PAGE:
Let your writing friends know you’re looking for an agent, and some of them might even put you in contact with their agents. But don’t go asking authors you don’t really know well for introductions – it’s a surefire way to put you in their bad books.

Also, don’t just approach any old agents in a scattergun approach. They need to be reputable, such as being a member of a national agents’ association with a solid sales record. I got an awesome tip from Sam Hawke to sign up for Publisher’s Marketplace to research agents and check their sales. The SFWA also have excellent advice on what to watch out for with agents on their site.

Apart from sales, I was looking for a few other qualities in an agent. I wanted to work with someone editorially as I want my manuscripts to be as good as they can possibly be. This might not suit everyone, but it’s worth considering how you work best. Transparency is another key attribute that was really important to me.

Keeping track of submissions

While I was using QueryTracker to log my agent submissions, I also started keeping a spreadsheet. Not every agent is on QueryTracker and I wanted to make sure I wasn’t querying people twice. I found this to be a much better method: research a huge list of agents relevant to your book, sort them by alphabetical order, and start querying in batches of five to ten.

This process helped to take out the personal stress of querying, which can be intensely emotional getting so many rejections. For this reason, I’d put off querying agents at Donald Maass Literary Agency for a while, as I really wanted to work with them. And I didn’t want to get that rejection. But I gave myself an ultimatum and sent it through. Luckily it worked out!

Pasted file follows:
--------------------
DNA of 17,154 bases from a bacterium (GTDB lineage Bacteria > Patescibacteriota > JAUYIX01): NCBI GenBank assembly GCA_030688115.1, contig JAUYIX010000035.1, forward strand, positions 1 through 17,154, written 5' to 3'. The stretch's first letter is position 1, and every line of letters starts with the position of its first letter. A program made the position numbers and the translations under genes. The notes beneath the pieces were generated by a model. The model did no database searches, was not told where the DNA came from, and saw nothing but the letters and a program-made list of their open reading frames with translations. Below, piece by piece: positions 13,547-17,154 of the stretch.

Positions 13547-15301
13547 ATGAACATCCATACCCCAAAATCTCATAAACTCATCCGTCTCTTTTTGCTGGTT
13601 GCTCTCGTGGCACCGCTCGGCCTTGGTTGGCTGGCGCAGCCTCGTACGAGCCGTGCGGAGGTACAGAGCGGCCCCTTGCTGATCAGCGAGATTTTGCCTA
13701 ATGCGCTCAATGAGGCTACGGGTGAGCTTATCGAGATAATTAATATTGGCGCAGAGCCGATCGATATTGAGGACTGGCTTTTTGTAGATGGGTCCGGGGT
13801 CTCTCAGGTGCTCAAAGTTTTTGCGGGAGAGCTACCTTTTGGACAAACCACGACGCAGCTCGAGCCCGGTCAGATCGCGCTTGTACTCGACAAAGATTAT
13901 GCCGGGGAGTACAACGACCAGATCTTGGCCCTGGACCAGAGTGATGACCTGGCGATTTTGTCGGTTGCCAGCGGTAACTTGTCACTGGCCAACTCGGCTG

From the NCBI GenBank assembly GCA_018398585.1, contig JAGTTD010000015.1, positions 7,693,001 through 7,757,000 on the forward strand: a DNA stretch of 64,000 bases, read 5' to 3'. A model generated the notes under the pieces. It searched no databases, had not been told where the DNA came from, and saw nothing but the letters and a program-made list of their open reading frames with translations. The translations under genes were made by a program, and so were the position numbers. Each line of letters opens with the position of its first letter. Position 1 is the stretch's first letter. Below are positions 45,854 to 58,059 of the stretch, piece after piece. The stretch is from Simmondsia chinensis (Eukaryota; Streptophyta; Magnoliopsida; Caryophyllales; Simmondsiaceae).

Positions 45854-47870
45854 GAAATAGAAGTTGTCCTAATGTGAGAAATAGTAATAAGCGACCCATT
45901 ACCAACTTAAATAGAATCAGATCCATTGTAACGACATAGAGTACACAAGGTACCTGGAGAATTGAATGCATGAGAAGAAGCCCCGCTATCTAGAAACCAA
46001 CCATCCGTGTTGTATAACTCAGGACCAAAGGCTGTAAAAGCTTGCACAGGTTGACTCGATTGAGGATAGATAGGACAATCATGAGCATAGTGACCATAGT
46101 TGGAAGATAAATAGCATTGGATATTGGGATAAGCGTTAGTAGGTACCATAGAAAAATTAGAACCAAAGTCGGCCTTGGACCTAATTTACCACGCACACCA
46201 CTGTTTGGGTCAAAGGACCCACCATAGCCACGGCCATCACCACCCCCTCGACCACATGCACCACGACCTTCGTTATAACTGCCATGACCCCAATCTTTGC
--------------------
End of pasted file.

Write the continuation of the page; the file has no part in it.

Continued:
Getting an offer

If an agent is interested in representing you, they’ll want to have a chat to you on Skype or over the phone. This was a crazy time for me given the time difference with the US. I had to take calls at around 10pm at night to discuss my work. It’s important to ask as many questions as you need to during this process. I wrote a list of questions in my notebook that I wanted answered.

It’s equally as important not to make a decision when you’re tired or stressed. You might be fist pumping inside, but let agents know you’ll think about the offer. A good agent will answer all your questions and be clear about their process. When I decided to work with Paul, I signed a contract with the agency, but I took my time to process this decision and make sure it was the right one.

Have a support crew

Throughout this whole process, I was super grateful for my support crew, made up of my husband and my writing friends. I am especially grateful to my friend Aidan Doyle who wouldn’t let me give up my queries. I tend to give up really quickly if I get a couple of rejections. Remember that one rejection I got for The Memory of Blood? It was the only rejection I got for that manuscript because I was too scared to send it back out. Bad Kat. This time, I wasn’t allowed to stop until I’d queried 40 agents, and ended up getting my agent on the 20th query.

So that’s how I got my literary agent. Feel free to ask any questions in the comments section below and I’ll do my best to answer them. I wish you all the best with your agent search and I’d love to hear if this information has helped you in any way.